Cathy Clark at Duke’s CASE i3 initiative, on what we’ve learned about the sector – and how much we still don’t know
(This post originally appeared on Next Billion here.)
The i3 Initiative on Impact Investing is part of the Center for the Advancement of Social Entrepreneurship (CASE), a prominent research and education center based at Duke University’s Fuqua School of Business, which “promotes the entrepreneurial pursuit of social impact through the thoughtful adaptation of business expertise.” Cathy Clark, the founder and director of the i3 initiative, has been working at the crossroads of academic research and impact investing for over two decades. We caught up with her at last week’s SOCAP15 conference to discuss where the field is heading, and how it’s being impacted by the academic community – both students and researchers.
According to Clark, students’ level of experience with impact investing has undergone a major evolution in recent years. “Over 40 percent of the applicants to our program this year came in already having experience in the field of impact investing,” she says. “They’ve worked at OPIC (the Overseas Private Investment Corporation), Arabella, Kiva and many others.” And that’s just one sign of the growing overlap between the academic and impact investing worlds. When CASE started its impact investing initiative a few years ago, Duke was the only university studying the sector, Clark says. “And of course, four years later, the terrain has completely changed. Many if not all of the major business schools in the U.S. … are starting to build initiatives around the idea of impact in finance. And of course that’s being driven by what’s happening outside of academic institutions, where major banks, pension funds and other institutions are joining the pioneer, smaller, boutique institutions that have been doing this for a very long time.”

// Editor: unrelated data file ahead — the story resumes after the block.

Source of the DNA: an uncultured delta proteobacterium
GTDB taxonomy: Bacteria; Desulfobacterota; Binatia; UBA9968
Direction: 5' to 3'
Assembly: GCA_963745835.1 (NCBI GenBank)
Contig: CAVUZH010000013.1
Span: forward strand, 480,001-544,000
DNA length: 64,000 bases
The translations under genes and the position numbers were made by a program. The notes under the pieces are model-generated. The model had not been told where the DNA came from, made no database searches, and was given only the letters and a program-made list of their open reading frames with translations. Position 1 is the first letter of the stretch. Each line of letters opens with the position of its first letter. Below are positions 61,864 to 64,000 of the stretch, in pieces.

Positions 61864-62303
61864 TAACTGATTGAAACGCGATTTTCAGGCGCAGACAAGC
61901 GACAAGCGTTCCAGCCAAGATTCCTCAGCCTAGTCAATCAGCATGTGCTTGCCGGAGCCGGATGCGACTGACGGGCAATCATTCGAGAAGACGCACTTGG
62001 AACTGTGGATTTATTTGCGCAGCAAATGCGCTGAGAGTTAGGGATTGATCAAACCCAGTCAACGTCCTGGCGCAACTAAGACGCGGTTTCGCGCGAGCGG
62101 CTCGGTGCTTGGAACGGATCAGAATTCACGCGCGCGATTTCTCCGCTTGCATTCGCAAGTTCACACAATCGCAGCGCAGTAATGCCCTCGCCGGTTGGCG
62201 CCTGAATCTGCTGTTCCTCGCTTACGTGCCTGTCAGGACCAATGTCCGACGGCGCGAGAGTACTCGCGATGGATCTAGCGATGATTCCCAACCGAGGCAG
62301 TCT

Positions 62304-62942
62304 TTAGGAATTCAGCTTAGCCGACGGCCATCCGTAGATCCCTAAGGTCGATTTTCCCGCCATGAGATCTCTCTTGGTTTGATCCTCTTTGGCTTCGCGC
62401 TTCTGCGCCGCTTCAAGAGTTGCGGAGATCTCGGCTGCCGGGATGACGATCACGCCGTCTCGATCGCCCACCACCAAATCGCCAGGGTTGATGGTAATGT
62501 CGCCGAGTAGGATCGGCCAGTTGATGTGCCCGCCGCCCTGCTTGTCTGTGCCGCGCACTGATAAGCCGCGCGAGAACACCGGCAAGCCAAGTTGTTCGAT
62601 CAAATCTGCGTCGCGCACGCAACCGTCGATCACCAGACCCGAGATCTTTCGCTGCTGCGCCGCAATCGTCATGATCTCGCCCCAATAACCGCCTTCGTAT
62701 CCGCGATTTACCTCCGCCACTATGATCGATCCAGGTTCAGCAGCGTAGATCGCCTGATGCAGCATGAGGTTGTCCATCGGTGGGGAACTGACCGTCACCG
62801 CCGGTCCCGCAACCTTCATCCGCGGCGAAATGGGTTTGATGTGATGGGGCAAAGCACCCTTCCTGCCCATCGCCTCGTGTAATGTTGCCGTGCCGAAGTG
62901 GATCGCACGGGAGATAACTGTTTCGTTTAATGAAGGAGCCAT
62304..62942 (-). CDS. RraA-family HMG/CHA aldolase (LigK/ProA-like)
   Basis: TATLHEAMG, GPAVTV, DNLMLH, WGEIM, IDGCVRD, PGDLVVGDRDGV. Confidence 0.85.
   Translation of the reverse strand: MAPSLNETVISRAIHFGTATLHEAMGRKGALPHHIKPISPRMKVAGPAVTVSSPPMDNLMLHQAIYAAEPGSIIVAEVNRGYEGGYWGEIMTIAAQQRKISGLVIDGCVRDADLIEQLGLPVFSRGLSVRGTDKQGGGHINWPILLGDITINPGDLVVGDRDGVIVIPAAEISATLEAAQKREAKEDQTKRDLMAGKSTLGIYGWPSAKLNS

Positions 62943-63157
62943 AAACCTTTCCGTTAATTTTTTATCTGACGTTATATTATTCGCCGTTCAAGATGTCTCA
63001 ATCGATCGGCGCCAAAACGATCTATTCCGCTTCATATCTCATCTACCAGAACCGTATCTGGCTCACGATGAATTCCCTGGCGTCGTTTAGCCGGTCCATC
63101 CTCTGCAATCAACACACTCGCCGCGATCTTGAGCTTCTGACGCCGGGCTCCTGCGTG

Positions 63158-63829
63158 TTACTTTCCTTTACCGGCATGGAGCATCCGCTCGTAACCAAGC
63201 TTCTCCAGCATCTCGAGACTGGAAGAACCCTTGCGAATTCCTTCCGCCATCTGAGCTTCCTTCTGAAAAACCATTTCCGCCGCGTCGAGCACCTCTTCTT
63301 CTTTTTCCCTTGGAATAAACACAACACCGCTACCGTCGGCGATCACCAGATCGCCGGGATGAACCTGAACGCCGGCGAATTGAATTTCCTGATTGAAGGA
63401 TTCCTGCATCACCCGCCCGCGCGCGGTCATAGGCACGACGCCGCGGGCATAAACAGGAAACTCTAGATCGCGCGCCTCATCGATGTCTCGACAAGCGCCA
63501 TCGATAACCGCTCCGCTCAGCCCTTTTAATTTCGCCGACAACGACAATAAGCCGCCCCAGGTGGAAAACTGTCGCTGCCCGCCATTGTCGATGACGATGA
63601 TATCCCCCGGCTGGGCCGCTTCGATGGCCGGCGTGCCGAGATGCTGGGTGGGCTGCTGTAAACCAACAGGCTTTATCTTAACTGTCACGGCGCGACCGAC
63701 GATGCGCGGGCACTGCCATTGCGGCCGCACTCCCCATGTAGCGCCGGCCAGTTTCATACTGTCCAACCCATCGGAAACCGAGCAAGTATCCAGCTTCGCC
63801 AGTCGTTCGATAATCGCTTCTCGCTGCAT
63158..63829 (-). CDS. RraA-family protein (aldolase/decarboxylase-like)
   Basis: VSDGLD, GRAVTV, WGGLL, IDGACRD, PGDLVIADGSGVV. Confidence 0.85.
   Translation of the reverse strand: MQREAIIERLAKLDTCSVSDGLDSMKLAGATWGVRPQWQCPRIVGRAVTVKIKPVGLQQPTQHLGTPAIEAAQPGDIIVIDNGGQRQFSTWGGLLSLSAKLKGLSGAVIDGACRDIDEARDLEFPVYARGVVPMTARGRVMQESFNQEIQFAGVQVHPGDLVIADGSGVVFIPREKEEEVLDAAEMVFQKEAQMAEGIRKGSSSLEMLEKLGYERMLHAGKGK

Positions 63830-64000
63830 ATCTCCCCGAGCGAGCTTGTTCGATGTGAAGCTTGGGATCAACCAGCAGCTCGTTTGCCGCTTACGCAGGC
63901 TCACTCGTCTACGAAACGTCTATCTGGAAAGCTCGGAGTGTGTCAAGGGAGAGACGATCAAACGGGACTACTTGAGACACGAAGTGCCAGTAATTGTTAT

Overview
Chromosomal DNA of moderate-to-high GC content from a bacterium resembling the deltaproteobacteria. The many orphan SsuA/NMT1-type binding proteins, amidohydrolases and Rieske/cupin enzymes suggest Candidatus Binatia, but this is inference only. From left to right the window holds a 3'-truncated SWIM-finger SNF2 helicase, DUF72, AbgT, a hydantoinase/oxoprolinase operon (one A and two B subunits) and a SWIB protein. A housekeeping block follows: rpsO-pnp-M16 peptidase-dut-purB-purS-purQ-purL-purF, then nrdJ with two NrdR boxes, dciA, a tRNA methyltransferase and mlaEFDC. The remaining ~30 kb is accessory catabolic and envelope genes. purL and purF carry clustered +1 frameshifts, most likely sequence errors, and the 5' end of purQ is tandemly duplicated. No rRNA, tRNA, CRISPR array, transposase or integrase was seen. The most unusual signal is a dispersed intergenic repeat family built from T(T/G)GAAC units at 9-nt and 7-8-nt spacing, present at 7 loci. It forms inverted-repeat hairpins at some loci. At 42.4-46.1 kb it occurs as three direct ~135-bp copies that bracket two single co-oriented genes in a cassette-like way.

Predictably, the sector’s growing presence in academia is driven by the interest of millennials, one of the segments of the population that’s most interested in impact investing. And Clark says these young students don’t just bring enthusiasm, but also some highly developed goals. “Maybe five years ago, people came in with this generic sense of ‘I want to do good, and social enterprise sounds good to me, so let me try that.'” she says. “And now we see people coming in with much more focused objectives: ‘I am coming here to do this MBA, so I can start this venture that’s going to do X for Y population, and I need A, B and C to get it done.'” What’s more, these students bring some unique skills and character traits that can help them achieve these goals. “How do you engage with others? How do you continually adapt and learn? How do you test things really fast without getting too attached to them? How do you figure out how to engage constituents early on, so it’s not top-down but more bottom-up? There’s a whole bunch of very practical things that really work when you’re trying to make social change, that millennials are really suited to.”
But that’s not to say that everything is smooth sailing at the intersection between impact investing and the academic world. According to Clark, “If understanding impact investing clearly enough to make better choices about it is a 100 percent continuum, I think we’re at the 5 percent point.” The reason for this slow progress, she says, is that “we are trying to simultaneously understand a bunch of different things” – from the financial return profile for different kinds of investments, to the ways social enterprises can grow their impact to a scale that matters. “I feel like the piece of the field that’s still unwritten is, if you get to the point where you have a very successful and sustainable enterprise, how does that translate into a new status quo in whatever field you’re working in?”
But Clark believes the biggest challenge for the sector as it strives to go mainstream – and also for those who study it – is impact measurement. When it comes to understanding social impact, she puts our current level of progress at just 1 percent. “There is no floor right now for what someone must be or do to call themselves an impact investor or impact investment,” she says. “I feel like that mushy boundary on the bottom threshold of what we’re even talking about is an Achilles heel for the field, because it can be used by people with different motives. And one really bad press story about that could turn us around.”
Clark discusses the reasons impact assessment has been perennially underdeveloped (and how this is changing), what she’d do if she was given $5 million to study some element of social enterprise, and a number of related issues in this wide-ranging interview. You can view her insights in the video below.